Publisher: Wikibooks 2009
An undergraduate college level textbook covering first order predicate logic with identity but omitting metalogical proofs. Formal Logic is a study of inference with purely formal content. The first rules of formal logic were written over 2300 years ago by Aristotle and are still vital to many modern disciplines like Linguistics and Computer Science.
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by Bertrand Russell - University of Massachusetts Amherst
A very accessible mathematical classic. It sets forth in elementary form the logical definition of number, the analysis of the notion of order, the modern doctrine of the infinite, and the theory of descriptions and classes as symbolic fictions.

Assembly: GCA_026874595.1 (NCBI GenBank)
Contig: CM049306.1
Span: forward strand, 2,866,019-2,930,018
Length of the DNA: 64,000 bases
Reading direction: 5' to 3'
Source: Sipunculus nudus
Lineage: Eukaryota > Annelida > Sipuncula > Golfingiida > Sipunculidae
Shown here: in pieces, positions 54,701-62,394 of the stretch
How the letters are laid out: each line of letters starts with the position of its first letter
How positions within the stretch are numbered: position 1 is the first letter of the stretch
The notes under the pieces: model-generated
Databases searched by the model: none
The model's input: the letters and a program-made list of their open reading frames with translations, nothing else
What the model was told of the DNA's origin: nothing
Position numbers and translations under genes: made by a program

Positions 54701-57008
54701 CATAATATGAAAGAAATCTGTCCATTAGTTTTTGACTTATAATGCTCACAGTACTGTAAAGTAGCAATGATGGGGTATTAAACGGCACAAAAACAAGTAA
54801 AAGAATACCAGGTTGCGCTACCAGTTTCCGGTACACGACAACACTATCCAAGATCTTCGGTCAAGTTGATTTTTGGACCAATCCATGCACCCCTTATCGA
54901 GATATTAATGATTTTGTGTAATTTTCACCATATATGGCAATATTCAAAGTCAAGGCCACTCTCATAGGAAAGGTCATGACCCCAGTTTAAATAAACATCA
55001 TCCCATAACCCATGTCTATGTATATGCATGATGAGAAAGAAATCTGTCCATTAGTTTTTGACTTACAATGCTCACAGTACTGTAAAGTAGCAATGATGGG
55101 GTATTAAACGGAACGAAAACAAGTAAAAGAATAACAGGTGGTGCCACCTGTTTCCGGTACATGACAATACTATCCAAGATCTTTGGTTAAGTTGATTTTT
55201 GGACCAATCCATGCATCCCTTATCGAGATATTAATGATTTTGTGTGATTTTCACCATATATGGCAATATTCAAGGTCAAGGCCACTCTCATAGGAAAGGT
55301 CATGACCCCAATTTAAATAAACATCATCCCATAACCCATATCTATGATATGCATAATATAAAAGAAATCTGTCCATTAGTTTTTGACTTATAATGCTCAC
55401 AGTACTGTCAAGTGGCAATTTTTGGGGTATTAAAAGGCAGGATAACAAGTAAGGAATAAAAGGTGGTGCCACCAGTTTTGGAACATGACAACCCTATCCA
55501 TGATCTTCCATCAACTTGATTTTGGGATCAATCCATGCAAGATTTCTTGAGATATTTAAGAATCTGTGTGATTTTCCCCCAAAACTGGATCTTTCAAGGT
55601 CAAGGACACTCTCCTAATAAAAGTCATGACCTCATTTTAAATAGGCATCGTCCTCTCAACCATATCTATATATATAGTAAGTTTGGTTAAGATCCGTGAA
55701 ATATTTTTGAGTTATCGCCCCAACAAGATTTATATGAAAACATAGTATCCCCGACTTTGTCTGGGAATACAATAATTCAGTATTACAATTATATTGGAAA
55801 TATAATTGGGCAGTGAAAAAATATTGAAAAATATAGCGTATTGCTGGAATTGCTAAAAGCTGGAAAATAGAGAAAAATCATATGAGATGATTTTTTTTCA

by Kees Doets, Jan van Eijck - College Publications
The purpose of this book is to teach logic and mathematical reasoning in practice, and to connect logical reasoning with computer programming. The programming language that will be our tool for this is Haskell, a member of the Lisp family.
by Stephen G. Simpson - The Pennsylvania State University
This is a set of lecture notes from a 15-week graduate course at the Pennsylvania State University. The course covered some topics which are important in contemporary mathematical logic and foundations but usually omitted from introductory courses.
by Vilnis Detlovs, Karlis Podnieks - University of Latvia
From the table of contents: 1. Introduction. What Is Logic, Really?; 2. Propositional Logic; 3. Predicate Logic; 4. Completeness Theorems (Model Theory); 5. Normal Forms. Resolution Method; 6. Miscellaneous (Negation as Contradiction or Absurdity).